In 1887, John Bartholomew's Gazetteer of the British Isles described Carmarthen like this:
Carmarthen, or Caermarthen, co. town of Carmarthenshire, and co. of itself, parl. and mun. bor., par., and port, on river Towy, 5 miles from C. Bay, 28 miles NW. of Swansea, and 242 miles from London by rail -- par. and bor., 4996 ac., pop. 10,514; 3 Banks, 4 newspapers. Market-days, Wednesday and Saturday. C. was the Maridunum of the Romans, and under the native princes the capital of South Wales. On the site of its ancient castle now stands the county gaol. It possesses several important educational institutions, among which are 2 grammar-schools on public foundations, and the South Wales Training College for Teachers. ...
C. carries on considerable trade by river and rail in slates, lead-ore, and tin-plates, besides domestic produce. Vessels of 200 tons can reach the quay, but much of the former river traffic has been diverted by the better access to Llanelly. The salmon fishery is important. C., which gives the title of marquis to the Duke of Leeds, unites with Llanelly in returning 1 member to Parliament.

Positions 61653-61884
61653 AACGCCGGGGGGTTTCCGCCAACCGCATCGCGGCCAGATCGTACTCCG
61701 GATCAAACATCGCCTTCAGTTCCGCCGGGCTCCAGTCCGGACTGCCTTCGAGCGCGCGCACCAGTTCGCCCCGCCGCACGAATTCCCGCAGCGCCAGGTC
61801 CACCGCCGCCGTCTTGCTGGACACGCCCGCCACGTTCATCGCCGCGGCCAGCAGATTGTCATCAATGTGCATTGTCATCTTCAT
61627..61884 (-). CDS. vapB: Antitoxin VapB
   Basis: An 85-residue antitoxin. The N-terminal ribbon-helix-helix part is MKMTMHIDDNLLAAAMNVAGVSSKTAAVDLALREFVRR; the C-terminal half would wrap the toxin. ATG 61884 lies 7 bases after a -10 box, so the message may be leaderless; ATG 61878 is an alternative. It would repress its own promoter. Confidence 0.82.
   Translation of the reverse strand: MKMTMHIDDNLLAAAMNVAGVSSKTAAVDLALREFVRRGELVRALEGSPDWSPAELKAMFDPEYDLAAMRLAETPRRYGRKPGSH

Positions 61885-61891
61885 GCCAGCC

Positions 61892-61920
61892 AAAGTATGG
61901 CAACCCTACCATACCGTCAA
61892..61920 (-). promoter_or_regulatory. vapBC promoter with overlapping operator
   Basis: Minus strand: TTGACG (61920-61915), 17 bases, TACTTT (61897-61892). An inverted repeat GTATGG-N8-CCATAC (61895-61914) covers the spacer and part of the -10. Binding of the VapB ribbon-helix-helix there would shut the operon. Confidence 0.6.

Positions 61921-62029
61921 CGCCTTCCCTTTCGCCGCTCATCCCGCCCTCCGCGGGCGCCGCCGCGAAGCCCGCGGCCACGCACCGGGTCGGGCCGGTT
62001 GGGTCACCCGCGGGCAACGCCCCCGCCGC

A Vision of Britain through Time includes a large library of local statistics for administrative units. For the best overall sense of how the area containing Carmarthen has changed, please see our redistricted information for the modern district of Carmarthenshire. More detailed statistical data are available under Units and statistics, which includes both administrative units covering Carmarthen and units named after it.
GB Historical GIS / University of Portsmouth, History of Carmarthen in Carmarthenshire | Map and description, A Vision of Britain through Time.
Date accessed: 08th December 2013
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